Brett: My ideal solution would be one which is embodied in the mantra of FCC chairman, Tom Wheeler, which is competition competition competition. The ideal thing would be to eliminate the need for any regulation, even considering any regulation, by stimulating competition among broadband providers. In my small town, I guess we're lucky. We only have a population of about 28,000 people. But we have 12 broadband providers serving our time, which is tremendously good. A lot of people are under the impression that they only have one or two, but they actually have more. They are actually smaller providers, like me, but the public either doesn't know about them or doesn't consider them because they think you have to be big to be a good Internet provider, which I think a lot of small companies are counter-examples. In any case, if we lower the barrier to entry and there are even more of us, more than the 3000 competitive ISPs who already exist, nobody, I think, even the people who are the most ardent advocates of regulation now, would be advocating it, because they would recognize that if you didn't like what a provider was doing, you could just switch. Unfortunately the FCC hasn't been able to competition. In fact, it has failed to do a lot of things, which it said it would do in the national broadband plan in order to enable competition. Hasn't acted on certain things, like special access, which is the access to the rented connections that an Internet provider needs to get to the backbone. It hasn't made pole attachments easy, so it's not easy for an ISP to put wires up on the poles. There are a lot of things that it could do instead of pursing this entire thing that would actually make more sense, and I think would ultimately be the best for everybody.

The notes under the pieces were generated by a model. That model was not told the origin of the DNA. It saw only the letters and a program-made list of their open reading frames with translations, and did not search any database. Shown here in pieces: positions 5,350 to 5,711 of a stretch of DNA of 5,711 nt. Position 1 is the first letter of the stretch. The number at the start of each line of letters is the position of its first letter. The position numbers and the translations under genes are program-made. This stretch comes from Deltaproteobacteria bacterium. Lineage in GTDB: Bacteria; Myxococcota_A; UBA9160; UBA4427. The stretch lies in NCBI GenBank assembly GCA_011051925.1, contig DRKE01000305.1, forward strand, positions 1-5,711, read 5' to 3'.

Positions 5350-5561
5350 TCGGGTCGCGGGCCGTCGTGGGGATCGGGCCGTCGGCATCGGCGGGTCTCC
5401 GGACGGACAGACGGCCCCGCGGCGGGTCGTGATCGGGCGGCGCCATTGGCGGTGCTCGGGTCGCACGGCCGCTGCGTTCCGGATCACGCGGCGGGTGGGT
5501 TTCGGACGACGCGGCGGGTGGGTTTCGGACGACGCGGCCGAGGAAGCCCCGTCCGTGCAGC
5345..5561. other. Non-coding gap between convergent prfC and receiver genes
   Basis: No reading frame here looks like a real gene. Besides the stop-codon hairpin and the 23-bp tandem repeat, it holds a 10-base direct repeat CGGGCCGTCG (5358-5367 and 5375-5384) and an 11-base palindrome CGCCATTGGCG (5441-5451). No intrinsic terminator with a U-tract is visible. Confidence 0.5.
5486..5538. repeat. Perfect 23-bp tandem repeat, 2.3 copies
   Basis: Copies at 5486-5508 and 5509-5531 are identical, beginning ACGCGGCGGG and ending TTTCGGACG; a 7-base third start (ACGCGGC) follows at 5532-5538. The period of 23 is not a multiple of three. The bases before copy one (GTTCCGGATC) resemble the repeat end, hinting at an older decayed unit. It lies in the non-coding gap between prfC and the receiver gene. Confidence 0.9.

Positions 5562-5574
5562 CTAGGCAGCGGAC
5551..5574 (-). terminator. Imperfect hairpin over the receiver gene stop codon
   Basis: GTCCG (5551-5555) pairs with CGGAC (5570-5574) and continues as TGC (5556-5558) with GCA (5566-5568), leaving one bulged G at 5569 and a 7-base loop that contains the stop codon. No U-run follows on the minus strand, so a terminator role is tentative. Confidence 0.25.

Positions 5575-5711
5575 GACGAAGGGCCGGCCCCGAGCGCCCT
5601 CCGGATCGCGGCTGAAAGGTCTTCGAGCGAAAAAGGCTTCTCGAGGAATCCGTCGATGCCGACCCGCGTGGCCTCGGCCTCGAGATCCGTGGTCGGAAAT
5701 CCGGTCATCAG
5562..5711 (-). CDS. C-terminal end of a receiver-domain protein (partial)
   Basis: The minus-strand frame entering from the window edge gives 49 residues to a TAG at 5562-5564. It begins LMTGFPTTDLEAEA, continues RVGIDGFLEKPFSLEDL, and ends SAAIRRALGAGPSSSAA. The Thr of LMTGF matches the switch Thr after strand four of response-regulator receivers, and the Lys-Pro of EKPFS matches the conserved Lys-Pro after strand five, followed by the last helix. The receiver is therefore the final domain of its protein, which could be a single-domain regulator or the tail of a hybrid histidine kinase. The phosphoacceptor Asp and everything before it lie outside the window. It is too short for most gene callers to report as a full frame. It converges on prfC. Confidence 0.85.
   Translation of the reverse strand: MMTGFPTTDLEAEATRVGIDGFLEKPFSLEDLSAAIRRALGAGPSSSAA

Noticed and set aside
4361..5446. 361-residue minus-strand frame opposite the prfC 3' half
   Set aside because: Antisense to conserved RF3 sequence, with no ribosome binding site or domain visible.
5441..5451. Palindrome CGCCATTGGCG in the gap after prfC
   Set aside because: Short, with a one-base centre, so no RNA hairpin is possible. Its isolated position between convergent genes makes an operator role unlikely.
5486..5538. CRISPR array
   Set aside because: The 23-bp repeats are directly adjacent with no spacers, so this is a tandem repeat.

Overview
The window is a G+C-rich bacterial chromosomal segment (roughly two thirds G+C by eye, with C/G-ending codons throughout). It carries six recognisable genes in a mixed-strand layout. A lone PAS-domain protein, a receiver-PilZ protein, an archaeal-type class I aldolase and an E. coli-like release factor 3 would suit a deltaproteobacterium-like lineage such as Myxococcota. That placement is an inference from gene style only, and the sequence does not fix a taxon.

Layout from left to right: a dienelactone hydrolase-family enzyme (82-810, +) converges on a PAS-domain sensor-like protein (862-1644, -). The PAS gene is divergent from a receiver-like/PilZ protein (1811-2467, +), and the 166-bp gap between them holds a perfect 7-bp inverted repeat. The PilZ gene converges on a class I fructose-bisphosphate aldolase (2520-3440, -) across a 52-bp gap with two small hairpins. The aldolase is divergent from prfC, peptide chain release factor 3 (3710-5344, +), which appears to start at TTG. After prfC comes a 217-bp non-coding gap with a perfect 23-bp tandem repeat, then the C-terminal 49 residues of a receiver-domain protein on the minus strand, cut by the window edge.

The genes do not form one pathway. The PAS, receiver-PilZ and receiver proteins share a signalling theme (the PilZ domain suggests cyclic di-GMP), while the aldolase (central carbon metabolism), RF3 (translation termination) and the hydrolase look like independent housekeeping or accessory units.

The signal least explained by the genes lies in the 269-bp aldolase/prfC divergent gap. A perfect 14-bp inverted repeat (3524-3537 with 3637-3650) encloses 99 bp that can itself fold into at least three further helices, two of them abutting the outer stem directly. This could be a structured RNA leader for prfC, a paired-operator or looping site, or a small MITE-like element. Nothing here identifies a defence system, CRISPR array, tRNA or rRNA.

Leo: But Wheeler himself acknowledges that there isn't any competition right now. This is Wheeler, he says 80% of American homes can only get high speed internet— 25 megabits or better, from one provider. He says, "At 25 megabits, there is simply no competitive choice for most Americans. 3/4 of Americans have no competitive choice for high speed Internet, and then there's 20% that have no service alt all. Even Wheeler himself says competition doesn't exist. Dane, your response.
Dane: This is something that Brett and I agree on. If there was broadly available and really effective competitive access, and if consumers not only had 12 choices, but were actively choosing from those 12 choices, then we wouldn't be having a discussion about neutrality, because you wouldn't have a provider controlling the vast majority behaving the way that Comcast, Verizon, and others are.
Leo: I mean, it's hard to switch, for one thing. Just call Comcast and try to switch to another provider. Ask our friend Veronica Belmont and Ryan Block how hard that was.
Myriam: I think we're kind of perhaps going at this the wrong angle in a way. I think we need to look at what consumers want and what the product is that they want, and go backwards from there into regulatory. I have a strong stance on all of this. A lot of this is based on wireless, not wired. We're talking primarily about ISPs and I realize some of the ISPs are wireless and indeed some of them in San Francisco are wireless, like MonkeyBrains. But I'm talking about—
Leo: You're talking about cell phones.
Myriam: Ultimately we need to get most of the population— OK. Let's rewind. I think the Internet is a human right.
Leo: I agree with you.